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sharing in governance of extractive industries

By Indra Thevoz

Day 2 of EITI Board meeting - Outcomes of Validation

Timor-Leste today joined Mongolia and the Philippines as the first countries having made satisfactory progress against the Standard. The Board also found Albania, Burkina Faso, and Kazakhstan to have made meaningful progress against the EITI Standard.

Two more Asian success stories

Mongolia and Timor-Leste were the first two countries to undergo a second Validation, 18 months after their first. The review of the implementation of corrective actions showed that both countries had achieved satisfactory progress on all requirements of the Standard. The Board praised Mongolia’s efforts to ensure accessible, regular disclosure of information on the sector to its citizens and the use of the EITI to shine a light on challenges in licensing and reporting of SOEs.

Timor-Leste improved company and civil society’s engagement, while EITI reporting was disaggregated at project-level, included subcontractors and reviewed the sustainability of the Petroleum Fund. In both countries, efforts to move towards routine disclosures in government and company systems were highlighted, such as EITI Mongolia’s dedicated data collection system and open data portal. As these results show, not only does Validation represent a useful tool in providing countries with concrete recommendations to make substantial progress over the course of a year and a half, but it also highlights innovations in transparency.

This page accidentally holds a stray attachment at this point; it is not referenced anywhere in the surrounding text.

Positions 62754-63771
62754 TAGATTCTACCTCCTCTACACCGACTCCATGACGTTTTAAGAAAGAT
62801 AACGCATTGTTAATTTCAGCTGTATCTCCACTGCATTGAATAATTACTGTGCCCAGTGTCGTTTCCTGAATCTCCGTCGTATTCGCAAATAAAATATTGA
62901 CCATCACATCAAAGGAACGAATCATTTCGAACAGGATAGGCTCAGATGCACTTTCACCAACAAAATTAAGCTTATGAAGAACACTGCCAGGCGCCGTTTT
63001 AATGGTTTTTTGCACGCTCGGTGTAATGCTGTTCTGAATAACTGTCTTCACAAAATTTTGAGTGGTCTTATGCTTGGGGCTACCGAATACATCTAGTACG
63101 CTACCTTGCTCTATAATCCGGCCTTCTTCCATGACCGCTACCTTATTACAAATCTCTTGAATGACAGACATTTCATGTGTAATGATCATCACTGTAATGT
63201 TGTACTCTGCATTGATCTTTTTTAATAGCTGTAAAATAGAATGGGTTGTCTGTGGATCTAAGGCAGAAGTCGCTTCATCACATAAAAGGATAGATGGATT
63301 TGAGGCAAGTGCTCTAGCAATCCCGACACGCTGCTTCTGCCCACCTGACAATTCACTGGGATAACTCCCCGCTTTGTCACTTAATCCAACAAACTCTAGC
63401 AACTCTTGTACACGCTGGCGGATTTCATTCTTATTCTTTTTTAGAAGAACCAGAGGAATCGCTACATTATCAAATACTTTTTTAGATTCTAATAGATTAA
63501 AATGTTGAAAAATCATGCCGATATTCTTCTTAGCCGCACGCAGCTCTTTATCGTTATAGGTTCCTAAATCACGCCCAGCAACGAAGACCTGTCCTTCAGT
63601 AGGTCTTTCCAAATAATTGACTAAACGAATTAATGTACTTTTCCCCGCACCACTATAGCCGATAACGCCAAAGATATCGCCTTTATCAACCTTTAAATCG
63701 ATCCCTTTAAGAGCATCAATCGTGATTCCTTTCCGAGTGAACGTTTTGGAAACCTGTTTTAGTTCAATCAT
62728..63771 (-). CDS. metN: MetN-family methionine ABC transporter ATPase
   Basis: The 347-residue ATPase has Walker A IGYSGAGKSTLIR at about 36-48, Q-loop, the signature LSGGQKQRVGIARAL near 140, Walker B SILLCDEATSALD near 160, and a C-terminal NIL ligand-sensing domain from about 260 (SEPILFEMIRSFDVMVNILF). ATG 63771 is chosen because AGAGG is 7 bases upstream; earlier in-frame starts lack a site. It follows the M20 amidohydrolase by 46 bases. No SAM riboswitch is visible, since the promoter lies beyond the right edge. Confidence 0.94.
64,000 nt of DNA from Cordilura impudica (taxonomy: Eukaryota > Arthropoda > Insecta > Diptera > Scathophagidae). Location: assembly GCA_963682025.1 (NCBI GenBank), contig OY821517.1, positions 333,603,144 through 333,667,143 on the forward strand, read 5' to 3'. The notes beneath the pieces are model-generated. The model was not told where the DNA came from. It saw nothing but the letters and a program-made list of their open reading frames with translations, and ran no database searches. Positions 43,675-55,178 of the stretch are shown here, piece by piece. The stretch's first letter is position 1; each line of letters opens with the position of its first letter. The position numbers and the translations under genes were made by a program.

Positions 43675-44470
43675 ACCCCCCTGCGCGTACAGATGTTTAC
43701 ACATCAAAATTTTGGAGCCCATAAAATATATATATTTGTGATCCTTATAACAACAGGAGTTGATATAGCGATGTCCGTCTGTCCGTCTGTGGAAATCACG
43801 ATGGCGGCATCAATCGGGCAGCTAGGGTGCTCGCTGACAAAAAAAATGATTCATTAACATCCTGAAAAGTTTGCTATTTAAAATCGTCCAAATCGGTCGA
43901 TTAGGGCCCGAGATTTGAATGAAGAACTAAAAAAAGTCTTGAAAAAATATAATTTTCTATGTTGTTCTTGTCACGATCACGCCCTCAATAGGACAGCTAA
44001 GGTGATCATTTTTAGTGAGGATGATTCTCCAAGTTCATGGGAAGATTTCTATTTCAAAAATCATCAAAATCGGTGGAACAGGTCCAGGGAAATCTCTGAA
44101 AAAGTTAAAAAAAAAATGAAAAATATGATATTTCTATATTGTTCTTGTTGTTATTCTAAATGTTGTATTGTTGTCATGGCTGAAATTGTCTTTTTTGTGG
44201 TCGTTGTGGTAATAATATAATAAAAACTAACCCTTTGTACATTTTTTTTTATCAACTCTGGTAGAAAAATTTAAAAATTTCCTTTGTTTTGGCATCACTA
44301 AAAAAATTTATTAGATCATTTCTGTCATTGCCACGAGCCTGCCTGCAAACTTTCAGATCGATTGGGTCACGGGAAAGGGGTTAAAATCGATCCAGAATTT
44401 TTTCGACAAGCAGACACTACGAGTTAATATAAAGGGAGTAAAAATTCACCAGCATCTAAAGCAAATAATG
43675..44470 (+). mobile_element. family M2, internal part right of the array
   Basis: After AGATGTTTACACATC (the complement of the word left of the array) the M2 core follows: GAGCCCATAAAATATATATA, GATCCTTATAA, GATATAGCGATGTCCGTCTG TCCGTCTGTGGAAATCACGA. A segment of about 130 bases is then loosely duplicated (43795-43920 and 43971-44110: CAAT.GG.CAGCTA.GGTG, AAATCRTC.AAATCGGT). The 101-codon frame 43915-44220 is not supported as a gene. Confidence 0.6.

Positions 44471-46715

Mongolia’s second Validation scorecard shows progress on ten requirements.

Timor-Leste’s second Validation scorecard shows progress on seven requirements.

Meaningful progress in Albania, Burkina Faso and Kazakhstan 

The Board commended the progress made in using the EITI to enhance transparency and accountability at the national and local levels in Albania, Burkina Faso and Kazakhstan. The outcome of Validation highlighted how EITI reporting in Albania, which also includes the hydro-power sector, allowed for the gradual clearing of arrears in transfers to local governments. In discussing the case of Burkina Faso, the Board underlined the role of the EITI in improving the redistribution of revenues to local communities, as well as the remarkable engagement of civil society organisations in leading EITI implementation at the subnational level and promoting national debate. Progress against the Standard was also assessed as meaningful in Kazakhstan, which has 18 months to implement corrective actions, such as on reporting quasi-fiscal expenditures undertaken by SOEs. The Board noted that Kazakhstan went beyond the Standard on seven requirements and has taken impressive steps towards mainstreaming reporting.

Lessons learned from Validation

The Board concluded its session on Validation with a discussion on lessons learned from the first 21 Validations that took place in 2016 and 2017. Board members noted that over 70% of requirements had been assessed as meaningful progress or above across the 21 cases. They highlighted that results show that EITI implementation constitutes a major driver of reforms in the extractive sector (read the EITI 2018 Progress Report for more impact stories). Several Board members agreed that Validations should focus more prominently on the impact of the EITI in improving governance in the sector. Further discussions will allow the Board to determine ways in which Validation and monitoring of routine disclosures in government and company systems can be more systematically and formally linked in the future.

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